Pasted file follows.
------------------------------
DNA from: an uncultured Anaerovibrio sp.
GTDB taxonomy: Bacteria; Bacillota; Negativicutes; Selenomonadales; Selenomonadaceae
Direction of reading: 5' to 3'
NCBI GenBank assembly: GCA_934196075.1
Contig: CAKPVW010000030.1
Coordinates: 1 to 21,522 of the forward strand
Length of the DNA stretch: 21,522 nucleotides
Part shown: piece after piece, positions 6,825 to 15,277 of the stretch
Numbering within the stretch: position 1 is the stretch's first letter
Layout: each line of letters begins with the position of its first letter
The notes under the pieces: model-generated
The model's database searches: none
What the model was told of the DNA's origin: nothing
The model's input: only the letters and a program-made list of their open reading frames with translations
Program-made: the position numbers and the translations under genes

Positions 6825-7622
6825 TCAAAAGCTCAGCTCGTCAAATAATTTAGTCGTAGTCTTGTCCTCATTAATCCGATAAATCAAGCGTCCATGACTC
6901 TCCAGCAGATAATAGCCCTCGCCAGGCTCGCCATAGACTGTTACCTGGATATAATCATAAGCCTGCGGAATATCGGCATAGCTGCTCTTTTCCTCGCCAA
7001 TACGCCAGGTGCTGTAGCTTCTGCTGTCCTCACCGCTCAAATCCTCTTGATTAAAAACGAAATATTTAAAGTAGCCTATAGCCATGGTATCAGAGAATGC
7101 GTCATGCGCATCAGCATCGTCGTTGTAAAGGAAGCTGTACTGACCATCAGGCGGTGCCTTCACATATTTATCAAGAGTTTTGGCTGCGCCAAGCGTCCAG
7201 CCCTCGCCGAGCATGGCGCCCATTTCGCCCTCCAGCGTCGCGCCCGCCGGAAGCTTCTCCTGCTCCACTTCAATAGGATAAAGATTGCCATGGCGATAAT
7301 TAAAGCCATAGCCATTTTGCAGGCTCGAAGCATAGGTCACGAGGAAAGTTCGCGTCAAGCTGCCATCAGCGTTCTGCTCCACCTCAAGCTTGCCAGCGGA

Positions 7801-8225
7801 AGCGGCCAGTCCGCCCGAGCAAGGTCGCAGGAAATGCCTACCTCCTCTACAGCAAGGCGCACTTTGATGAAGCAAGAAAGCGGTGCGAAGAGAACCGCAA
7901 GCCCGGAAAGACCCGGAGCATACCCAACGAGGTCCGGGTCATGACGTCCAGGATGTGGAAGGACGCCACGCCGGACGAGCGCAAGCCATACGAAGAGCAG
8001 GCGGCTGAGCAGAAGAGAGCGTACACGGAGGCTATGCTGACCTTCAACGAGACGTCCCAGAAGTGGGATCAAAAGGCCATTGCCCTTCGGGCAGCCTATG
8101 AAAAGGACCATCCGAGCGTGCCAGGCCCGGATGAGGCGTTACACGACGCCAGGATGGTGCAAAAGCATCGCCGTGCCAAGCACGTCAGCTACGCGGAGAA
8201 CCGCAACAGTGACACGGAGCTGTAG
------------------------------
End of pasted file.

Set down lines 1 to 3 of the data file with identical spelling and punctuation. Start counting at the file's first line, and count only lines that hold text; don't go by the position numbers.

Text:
DNA from: an uncultured Anaerovibrio sp.
GTDB taxonomy: Bacteria; Bacillota; Negativicutes; Selenomonadales; Selenomonadaceae
Direction of reading: 5' to 3'